Hats off to our revered Sea-ra!
At times fish are so numerous that you may lose focus. Not a must but it is far more enjoyable to aim at one specific (bigger) fish, estimate her path and toss the fly a few yards in front. Nowhere near as delicate, but the same principle as sightfishing for trout.

She will notice, turn and dash up to the fly. Then the moment she stops and hesitates, which they do very often, strip the line quick!!
When it works out, the golden arrow shoots at the fly like a guided missile!
Dolphin is a precious few game fish prolific in our waters. Every summer they come in great numbers from the south. While most stays on the Pacific highway, some, albeit smaller ones in most cases, swerve into the inland sea right off where we live. This time I joined my fellow fishers, a hard core 'fishin' brothers'.

As our boat steered out of the harbor,
the sun was already up on the skyline.
We knew it'd be another hot day.
Fishn' brothers is a role model for all brothers in the world - the big brother is a lure expert who does all the teasing for his fly-purist young brother. Next time I go home I'll ask Mum for a big brother like him.
A giant jelly fish seeing us off.
This giant streamer, tied on a #4/0 hook with 1/4oz ball eyes, which I once tied for Nile Perch, proved to be the fly of the day.

10fish landed, with thrice more bites on, and this junk was never left alone even after practically destroyed. If anything special, it must be the nose-dive vertical action.
Their bright body stands out so much that it appears as if they're feeding right on the top, but in most cases they're cruising a few feet deep in the water. More successes with sunken fly, at least on this day anyway.

I used 300grain sink tip line on a #10wt rod. An #8wt could be more fun though.
Teased by the hookless lures and agitated by the fish on the hook, the dolphins started a jolly ball. With streaks of thunder speeding by the boat, gentlemen, it's show time!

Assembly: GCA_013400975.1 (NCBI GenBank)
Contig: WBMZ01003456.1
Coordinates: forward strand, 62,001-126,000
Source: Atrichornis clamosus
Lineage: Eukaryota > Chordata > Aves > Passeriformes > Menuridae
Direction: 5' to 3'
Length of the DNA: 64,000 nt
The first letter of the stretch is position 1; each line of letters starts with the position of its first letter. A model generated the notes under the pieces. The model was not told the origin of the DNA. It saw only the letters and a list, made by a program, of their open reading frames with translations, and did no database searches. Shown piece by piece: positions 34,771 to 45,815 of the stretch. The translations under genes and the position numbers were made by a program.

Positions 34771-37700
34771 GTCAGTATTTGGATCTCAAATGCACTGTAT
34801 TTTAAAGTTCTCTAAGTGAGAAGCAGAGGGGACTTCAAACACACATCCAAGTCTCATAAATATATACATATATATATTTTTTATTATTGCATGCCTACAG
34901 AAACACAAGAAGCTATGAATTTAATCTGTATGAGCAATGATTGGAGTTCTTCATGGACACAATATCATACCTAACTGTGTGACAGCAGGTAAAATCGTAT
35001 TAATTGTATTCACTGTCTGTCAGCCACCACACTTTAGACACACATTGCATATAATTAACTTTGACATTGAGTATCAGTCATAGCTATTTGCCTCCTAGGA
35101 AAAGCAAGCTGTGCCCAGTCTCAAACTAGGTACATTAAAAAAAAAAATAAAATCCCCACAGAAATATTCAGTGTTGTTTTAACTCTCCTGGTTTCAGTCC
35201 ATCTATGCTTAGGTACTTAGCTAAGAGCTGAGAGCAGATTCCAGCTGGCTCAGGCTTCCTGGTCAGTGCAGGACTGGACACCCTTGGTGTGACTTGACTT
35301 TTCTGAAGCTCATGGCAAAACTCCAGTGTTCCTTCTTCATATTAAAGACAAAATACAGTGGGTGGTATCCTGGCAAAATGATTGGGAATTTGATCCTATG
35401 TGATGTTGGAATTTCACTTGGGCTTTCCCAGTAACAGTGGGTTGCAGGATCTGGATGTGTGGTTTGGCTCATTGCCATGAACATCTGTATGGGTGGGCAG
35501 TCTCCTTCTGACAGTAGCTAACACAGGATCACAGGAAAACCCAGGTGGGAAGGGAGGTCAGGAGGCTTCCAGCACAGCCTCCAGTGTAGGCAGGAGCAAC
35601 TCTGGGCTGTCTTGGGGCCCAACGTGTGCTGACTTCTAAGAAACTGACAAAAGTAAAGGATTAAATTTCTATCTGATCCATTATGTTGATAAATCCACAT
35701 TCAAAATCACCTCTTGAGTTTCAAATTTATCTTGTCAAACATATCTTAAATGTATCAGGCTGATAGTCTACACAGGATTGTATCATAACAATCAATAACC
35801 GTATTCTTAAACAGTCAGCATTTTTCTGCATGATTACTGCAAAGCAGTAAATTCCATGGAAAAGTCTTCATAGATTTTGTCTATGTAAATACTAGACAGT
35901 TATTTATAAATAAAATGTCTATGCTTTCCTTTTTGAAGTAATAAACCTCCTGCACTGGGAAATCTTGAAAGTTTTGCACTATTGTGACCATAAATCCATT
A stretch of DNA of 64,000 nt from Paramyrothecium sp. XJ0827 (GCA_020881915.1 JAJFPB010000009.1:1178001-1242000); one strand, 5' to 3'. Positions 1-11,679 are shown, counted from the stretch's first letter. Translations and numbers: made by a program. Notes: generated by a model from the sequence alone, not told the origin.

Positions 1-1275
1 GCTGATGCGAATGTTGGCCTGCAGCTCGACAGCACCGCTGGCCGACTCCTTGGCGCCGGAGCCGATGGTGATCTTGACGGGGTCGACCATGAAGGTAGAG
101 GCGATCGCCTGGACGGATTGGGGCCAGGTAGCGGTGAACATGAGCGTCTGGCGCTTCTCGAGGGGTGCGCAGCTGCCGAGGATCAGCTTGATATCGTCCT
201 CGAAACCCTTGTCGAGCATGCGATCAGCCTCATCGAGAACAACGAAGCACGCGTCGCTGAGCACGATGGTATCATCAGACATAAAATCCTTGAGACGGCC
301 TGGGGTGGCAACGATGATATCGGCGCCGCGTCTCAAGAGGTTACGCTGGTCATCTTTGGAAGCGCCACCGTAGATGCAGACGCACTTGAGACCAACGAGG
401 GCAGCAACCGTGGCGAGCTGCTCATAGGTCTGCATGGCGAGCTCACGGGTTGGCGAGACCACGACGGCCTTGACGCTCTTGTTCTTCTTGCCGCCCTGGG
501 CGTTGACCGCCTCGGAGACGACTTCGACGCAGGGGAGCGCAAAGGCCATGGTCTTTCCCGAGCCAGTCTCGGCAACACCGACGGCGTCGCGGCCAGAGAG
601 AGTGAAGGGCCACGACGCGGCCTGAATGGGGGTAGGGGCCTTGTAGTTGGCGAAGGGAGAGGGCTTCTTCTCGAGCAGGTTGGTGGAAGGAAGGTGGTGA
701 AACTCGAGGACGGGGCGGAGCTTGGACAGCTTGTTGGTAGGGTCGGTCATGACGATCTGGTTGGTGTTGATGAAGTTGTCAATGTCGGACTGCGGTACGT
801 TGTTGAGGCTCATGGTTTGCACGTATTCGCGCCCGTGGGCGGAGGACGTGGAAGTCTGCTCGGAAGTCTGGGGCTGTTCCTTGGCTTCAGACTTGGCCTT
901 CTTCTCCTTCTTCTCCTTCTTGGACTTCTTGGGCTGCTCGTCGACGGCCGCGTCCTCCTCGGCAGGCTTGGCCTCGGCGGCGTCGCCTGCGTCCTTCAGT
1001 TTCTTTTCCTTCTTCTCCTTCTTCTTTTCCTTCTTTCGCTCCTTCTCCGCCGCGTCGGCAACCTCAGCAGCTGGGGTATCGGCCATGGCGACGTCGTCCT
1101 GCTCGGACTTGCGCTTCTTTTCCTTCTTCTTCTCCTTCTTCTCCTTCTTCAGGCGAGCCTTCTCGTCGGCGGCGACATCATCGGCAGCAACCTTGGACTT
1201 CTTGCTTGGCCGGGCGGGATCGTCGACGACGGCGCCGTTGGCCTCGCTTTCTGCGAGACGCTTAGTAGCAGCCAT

Off we went with all sorts of flies but couldn't get them excited. It happens often those fish biting at lures pay little respect to our elaborate flies.

We ran down another 20minutes south. With no traffic jam our travel was very smooth. We were almost reaching the far flung edge of the Pacific.

There we spotted the second buoy of the day. A sight of such a big ship, in a broad daylight on a mirror calm sea, felt somewhat surreal.
A pleasant cruise of one hour brought us to the first of the fish-attracting buoys, a.k.a. 'payao' as we call them in further south.

This is a miniature lighthouse tethered by a long rope fixed to the ocean floor. They are set to guide the vessels but the disturbance they create in currents attracts planktons, small fish, and then the predators. First off, we sent our top water plugs for scouting.
Hofu harbor in Yamaguchi pref. west of Japan. Early morning of Sept. 2

Summer has not left us yet and you can tell that in the moist warm morning air. Neither has our target of the day, dolphin fish, called 'Sea-ra' in Japanese.
Was a great day out.

Till we meet again next summer.

- Back
The great battle of the inland sea is over!
A pathetic portrait of pointless arms race? Or a lofty self-sacrifice to mitigate the US-JPN trade imbalance?
Biting frenzy went on for quite a while.

The average size here in our inland sea is around 40cm, or 50cm if you count the tails too. A modest size by the saltwaterstandard, but then again, how often would one catch a trout of the same size?
Fishy Trips
'06 Dolphin fish in inland sea
We threw an assortment of top water plugs, and soon enough, there was a bite on one of the hookless poppers. Dolphin fish!!

And here you go, the first dolphin on a fly went to my fishing friend Misago.
The day's first fish was a baby amberjack.

Only such youngsters came asking for diversion on the top. As they grow bigger and smarter, they go deeper to dwell in the rocky bottom.